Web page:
thanks you for the knowledge. http://smileys.smileycentral.com/cat/23/23_30_114.gif (http://www.smileycentral.com/?partner=ZSzeb001)

08-12-2004, 02:48 PM

I would not worry about it too much. A rollbar would be a good idea in the event of a rollover but those are rare in a car with a low center of gravity. I'm sure the Ford engineers did thier homework with regard to beefing up the Cobra convertable chassis to handle the torque that it's motor produces. If not they would have major product defect headaches and lawsuites.

The 600hp 4.88 gear thing was an extreme case I used just to make a point.

Word of Caution with regard to stiffening a convertable chassis: Be careful if you start bracing various points in the car. It may have bad consequences. All chassis will exhibit some flex throughout the chassis. Stiffening various parts of the chassis will move the stress's to other parts of the frame. It's better to have "a little flexing everywhere" rather then "a lot of flexing in one place".

I imagine you drive your Cobra like the 95% of us do and are not competing in autocross. In that case I would leave the car as the Ford engineers designed it (I never second guess those guys, they are the one's sweating the details) I've seen some neat looking rollbars on Mustang convertables but I would consider those for rollover protection only.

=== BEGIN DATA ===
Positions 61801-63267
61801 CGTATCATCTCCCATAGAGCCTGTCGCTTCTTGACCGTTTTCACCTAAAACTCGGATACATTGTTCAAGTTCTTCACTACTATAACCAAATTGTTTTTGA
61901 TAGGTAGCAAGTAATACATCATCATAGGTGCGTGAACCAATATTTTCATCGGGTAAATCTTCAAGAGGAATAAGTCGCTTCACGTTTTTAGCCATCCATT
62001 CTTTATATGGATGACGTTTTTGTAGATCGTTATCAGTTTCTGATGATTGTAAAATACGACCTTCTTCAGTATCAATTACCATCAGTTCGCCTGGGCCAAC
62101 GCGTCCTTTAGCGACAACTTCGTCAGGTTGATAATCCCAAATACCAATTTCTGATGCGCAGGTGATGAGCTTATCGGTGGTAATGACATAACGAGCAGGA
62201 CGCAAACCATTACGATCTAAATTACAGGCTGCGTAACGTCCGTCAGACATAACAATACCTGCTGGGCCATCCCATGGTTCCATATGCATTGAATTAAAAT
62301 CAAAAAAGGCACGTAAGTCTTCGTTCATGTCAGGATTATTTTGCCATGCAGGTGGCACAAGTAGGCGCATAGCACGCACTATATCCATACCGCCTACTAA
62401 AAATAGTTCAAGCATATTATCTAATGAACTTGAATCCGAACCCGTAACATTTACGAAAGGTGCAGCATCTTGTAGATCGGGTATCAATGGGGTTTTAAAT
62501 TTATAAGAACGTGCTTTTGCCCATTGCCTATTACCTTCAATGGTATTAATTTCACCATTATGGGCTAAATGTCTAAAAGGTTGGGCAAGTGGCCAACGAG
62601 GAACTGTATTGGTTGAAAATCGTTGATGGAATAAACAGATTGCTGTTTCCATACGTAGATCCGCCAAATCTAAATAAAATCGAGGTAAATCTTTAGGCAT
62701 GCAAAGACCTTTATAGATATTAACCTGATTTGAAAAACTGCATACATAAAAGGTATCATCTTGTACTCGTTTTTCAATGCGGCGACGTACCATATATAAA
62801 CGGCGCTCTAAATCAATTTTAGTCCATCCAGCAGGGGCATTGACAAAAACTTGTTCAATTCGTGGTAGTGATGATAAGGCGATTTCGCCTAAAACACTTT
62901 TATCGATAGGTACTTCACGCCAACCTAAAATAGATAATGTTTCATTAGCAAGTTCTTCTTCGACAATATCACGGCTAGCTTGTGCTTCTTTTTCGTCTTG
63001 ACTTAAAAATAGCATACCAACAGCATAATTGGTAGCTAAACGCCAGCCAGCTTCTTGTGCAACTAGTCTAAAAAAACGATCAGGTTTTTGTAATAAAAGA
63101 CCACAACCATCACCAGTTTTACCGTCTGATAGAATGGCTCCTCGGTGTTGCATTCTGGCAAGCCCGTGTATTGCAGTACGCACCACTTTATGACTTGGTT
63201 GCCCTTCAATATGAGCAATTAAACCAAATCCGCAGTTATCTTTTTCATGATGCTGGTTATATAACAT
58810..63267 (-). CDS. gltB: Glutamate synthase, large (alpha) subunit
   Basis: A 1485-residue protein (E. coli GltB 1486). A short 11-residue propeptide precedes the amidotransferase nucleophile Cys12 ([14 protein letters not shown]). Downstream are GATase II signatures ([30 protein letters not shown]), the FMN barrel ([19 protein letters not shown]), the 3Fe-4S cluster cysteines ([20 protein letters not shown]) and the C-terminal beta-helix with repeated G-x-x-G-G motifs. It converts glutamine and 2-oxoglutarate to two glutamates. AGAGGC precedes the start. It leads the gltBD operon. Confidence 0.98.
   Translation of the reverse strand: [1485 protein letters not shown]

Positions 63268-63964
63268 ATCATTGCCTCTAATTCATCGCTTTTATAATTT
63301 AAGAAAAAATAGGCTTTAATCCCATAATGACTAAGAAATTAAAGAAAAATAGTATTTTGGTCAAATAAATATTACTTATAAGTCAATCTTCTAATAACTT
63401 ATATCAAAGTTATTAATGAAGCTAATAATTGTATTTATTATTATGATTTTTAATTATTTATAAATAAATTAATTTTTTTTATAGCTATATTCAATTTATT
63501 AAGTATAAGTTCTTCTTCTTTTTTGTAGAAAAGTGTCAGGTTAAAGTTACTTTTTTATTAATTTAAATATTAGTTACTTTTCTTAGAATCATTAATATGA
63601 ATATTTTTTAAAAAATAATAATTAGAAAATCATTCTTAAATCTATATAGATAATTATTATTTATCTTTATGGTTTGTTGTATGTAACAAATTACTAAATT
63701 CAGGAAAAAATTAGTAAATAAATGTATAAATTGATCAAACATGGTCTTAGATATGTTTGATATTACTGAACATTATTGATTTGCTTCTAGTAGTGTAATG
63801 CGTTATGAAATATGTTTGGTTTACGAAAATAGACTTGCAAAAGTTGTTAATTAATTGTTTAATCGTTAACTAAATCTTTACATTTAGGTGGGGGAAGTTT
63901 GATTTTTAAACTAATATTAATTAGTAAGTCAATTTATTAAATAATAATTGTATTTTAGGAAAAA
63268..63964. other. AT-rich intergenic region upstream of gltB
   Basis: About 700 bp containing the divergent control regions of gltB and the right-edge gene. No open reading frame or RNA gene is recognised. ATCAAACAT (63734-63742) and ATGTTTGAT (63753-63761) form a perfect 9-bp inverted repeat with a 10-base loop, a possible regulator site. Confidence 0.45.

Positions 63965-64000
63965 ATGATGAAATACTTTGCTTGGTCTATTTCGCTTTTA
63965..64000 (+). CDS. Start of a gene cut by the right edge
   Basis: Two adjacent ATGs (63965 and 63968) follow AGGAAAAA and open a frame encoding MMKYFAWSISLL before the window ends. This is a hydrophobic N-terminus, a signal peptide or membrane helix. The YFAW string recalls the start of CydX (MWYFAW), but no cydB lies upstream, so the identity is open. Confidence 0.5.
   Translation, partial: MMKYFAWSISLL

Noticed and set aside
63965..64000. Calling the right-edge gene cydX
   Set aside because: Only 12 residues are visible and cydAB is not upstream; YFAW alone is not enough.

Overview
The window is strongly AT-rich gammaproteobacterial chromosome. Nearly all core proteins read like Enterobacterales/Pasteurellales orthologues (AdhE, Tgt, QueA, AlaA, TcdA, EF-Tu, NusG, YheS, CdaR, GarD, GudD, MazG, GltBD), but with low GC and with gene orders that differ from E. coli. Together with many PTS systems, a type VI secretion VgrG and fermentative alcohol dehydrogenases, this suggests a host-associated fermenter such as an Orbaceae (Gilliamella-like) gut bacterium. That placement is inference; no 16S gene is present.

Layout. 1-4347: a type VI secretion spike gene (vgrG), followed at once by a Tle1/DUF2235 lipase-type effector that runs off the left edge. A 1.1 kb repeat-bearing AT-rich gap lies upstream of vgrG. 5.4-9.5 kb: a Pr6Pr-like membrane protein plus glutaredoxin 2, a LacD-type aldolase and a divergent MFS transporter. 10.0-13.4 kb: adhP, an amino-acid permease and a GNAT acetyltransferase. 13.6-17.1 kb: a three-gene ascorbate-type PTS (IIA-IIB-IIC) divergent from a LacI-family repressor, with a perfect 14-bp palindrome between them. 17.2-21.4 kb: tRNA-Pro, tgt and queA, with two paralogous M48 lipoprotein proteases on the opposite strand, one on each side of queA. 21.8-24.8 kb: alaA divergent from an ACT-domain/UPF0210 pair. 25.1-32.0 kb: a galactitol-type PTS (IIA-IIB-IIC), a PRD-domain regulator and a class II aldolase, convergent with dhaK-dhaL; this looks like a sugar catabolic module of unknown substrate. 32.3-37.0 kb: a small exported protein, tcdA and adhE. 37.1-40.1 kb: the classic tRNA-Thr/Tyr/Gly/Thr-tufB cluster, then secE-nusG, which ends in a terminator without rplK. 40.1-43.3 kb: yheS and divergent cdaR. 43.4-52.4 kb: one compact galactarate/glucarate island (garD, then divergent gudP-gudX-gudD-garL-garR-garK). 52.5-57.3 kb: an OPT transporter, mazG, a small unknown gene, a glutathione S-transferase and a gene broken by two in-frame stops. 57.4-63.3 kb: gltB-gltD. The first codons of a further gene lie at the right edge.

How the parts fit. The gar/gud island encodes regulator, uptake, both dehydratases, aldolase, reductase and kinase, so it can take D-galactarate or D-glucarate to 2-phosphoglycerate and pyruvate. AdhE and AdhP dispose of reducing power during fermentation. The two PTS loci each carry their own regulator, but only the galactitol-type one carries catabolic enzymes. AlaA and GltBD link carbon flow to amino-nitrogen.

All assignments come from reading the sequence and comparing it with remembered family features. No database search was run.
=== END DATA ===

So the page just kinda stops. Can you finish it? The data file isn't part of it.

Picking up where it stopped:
Again, I am by no means an expert. Do not take any one persons advice (including mine) as gospel. Ask around. If you start hearing a common thread then that's probably the way to go.

Kim, all you asked for was why he spring rates were diffrent on the convertable and look where it's gone. I hope I have not confused you. Enjoy your Cobra Convertable. I got mine (coup) last month and I really glad I did.

Be well



08-13-2004, 12:31 PM
I like the exchange of knowledge. I have had my '03 since April or May. This car is going to beome my track car in stead of my Lightning. I have to put the roll bar in in order to do the HPDEs that I am hooked on. I do not drag race so I do not have to have a six point type bar. You need to think about this coming March when SCMC does a High Performance Driver Education (HPDE) at Carolina Motorsports Park (CMP) in Kershaw,SC. This will be the third year for the event. I did the first two with my truck, this will be the first for me with a car. Besides tthe HPDEs I also AX the car so far I have done two since I got it and will be doing my third in Oct. at the Tail of the Dragon Run. If you are in the area should bring your car and play with it. If you are not in the area there are other SCMC event around the country that you might want to take a look at. These car are meant to play with and not just to drive around in.

I just saw that your are in LA, a little far from the east coast. I know there are a lot of tracks out your way. Find an open event and go watch or better yet but a helmet and sigh up for an HPDE. You will learn more about the car and yourself and if your like me you will want to keep doing them.


08-13-2004, 03:36 PM
Golly Kim, with that experience I'm surprised you even asked the question regarding the spring rates. Dangl I bet you would hand me my ass on a platter on the Angeles Crest Hwy.